16. Tan SL, Sulaiman S, Pingguan-Murphy B, Selvaratnam L, Tai CC, Kamarul T
    Cell Tissue Bank, 2011 Feb;12(1):59-70.
    PMID: 19953328 DOI: 10.1007/s10561-009-9164-x
    This study investigates the feasibility of processed human amnion (HAM) as a substrate for chondrogenic differentiation of mesenchymal stem cells (MSCs). HAM preparations processed by air drying (AD) and freeze drying (FD) underwent histological examination and MSC seeding in chondrogenic medium for 15 days. Monolayer cultures were used as control for chondrogenic differentiation and HAMs without cell seeding were used as negative control. Qualitative observations were made using scanning electron microscopy analysis and quantitative analyses were based on the sulfated glycosaminoglycans (GAG) assays performed on day 1 and day 15. Histological examination of HAM substrates before seeding revealed a smooth surface in AD substrates, while the FD substrates exhibited a porous surface. Cell attachment to AD and FD substrates on day 15 was qualitatively comparable. GAG were significantly highly expressed in cells seeded on FD HAM substrates. This study indicates that processed HAM is a potentially valuable material as a cell-carrier for MSC differentiation.
  17. Selvaratnam L, Abd Rahim S, Kamarul T, Chan KY, Sureshan S, Penafort R, et al.
    Med J Malaysia, 2005 Jul;60 Suppl C:49-52.
    PMID: 16381284
    In view of poor regeneration potential of the articular cartilage, in-vitro engineering of cartilage tissue offers a promising option for progressive joint disease. This study aims to develop a biologically engineered articular cartilage for autologous transplantation. The initial work involved determination of chondrocyte yield and viability, and morphological analysis. Cartilage was harvested from the knee, hip and shoulder joints of adult New Zealand white rabbits and chondrocytes were isolated by enzymatic digestion of the extra-cellular matrix before serial cultivation in DMEM/Ham's F12 media as monolayer cultures. No differences were noted in cell yield. Although chondrocytes viability was optimal (>93%) following harvest from native cartilage, their viability tended to be lowered on passaging. Chondrocytes aggregated in isogenous colonies comprising ovoid cells with intimate intracellular contacts and readily exhibited Safranin-O positive matrix; features typically associated with articular cartilage in-vivo. However, chondrocytes also existed concurrently in scattered bipolar/multipolar forms lacking Safranin-O expression. Therefore, early data demonstrated successful serial culture of adult chondrocytes with differentiated morphology seen in established chondrocyte colonies synthesizing matrix proteoglycans.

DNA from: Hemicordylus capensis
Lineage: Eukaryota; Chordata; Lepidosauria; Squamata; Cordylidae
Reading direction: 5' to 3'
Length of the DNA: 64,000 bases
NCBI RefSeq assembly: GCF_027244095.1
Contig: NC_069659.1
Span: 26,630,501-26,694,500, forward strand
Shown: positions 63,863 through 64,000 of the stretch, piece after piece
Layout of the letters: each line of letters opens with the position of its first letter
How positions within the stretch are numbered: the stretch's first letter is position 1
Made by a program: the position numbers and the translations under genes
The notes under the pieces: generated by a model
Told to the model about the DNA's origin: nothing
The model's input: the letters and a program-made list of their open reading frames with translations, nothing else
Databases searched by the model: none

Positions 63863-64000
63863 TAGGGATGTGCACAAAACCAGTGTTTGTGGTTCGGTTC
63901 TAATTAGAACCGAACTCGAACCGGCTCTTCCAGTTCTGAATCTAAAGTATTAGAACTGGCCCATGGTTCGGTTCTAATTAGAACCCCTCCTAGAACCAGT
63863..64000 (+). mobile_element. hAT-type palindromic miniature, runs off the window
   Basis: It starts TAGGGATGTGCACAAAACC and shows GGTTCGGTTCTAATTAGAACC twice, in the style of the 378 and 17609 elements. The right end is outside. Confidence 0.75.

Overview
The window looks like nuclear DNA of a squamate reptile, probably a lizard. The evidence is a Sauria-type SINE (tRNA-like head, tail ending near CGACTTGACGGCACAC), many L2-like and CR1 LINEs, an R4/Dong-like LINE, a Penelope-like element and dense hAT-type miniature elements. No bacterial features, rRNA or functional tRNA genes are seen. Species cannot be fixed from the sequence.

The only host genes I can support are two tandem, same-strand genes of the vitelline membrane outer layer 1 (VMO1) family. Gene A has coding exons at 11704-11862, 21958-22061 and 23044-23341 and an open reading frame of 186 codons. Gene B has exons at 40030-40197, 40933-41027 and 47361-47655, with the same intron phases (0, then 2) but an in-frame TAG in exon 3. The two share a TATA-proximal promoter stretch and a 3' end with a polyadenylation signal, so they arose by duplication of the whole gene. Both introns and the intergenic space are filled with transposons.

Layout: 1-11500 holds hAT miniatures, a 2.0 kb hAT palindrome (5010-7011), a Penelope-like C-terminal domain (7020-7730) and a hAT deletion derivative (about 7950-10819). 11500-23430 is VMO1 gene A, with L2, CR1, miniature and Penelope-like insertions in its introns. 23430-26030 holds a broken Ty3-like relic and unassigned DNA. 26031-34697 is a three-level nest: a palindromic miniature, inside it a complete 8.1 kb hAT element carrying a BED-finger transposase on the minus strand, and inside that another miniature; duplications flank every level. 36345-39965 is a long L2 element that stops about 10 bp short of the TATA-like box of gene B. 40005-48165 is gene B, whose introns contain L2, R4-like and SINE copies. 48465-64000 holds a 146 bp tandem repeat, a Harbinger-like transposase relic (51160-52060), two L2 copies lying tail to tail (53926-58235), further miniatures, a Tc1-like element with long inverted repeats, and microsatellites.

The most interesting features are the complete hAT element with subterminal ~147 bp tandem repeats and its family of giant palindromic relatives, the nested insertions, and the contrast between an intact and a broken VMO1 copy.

18. Tan SL, Ahmad TS, Ng WM, Azlina AA, Azhar MM, Selvaratnam L, et al.
    PLoS One, 2015;10(11):e0140869.
    PMID: 26528540 DOI: 10.1371/journal.pone.0140869
    To date, the molecular signalling mechanisms which regulate growth factors-induced MSCs tenogenic differentiation remain largely unknown. Therefore, a study to determine the global gene expression profile of tenogenic differentiation in human bone marrow stromal cells (hMSCs) using growth differentiation factor 5 (GDF5) was conducted. Microarray analyses were conducted on hMSCs cultures supplemented with 100 ng/ml of GDF5 and compared to undifferentiated hMSCs and adult tenocytes. Results of QuantiGene® Plex assay support the use and interpretation of the inferred gene expression profiles and pathways information. From the 27,216 genes assessed, 873 genes (3.21% of the overall human transcriptome) were significantly altered during the tenogenic differentiation process (corrected p<0.05). The genes identified as potentially associated with tenogenic differentiation were ARHGAP29, CCL2, integrin alpha 8 and neurofilament medium polypeptides. These genes, were mainly associated with cytoskeleton reorganization (stress fibers formation) signaling. Pathway analysis demonstrated the potential molecular pathways involved in tenogenic differentiation were: cytoskeleton reorganization related i.e. keratin filament signaling and activin A signaling; cell adhesion related i.e. chemokine and adhesion signaling; and extracellular matrix related i.e. arachidonic acid production signaling. Further investigation using atomic force microscopy and confocal laser scanning microscopy demonstrated apparent cytoskeleton reorganization in GDF5-induced hMSCs suggesting that cytoskeleton reorganization signaling is an important event involved in tenogenic differentiation. Besides, a reduced nucleostemin expression observed suggested a lower cell proliferation rate in hMSCs undergoing tenogenic differentiation. Understanding and elucidating the tenogenic differentiation signalling pathways are important for future optimization of tenogenic hMSCs for functional tendon cell-based therapy and tissue engineering.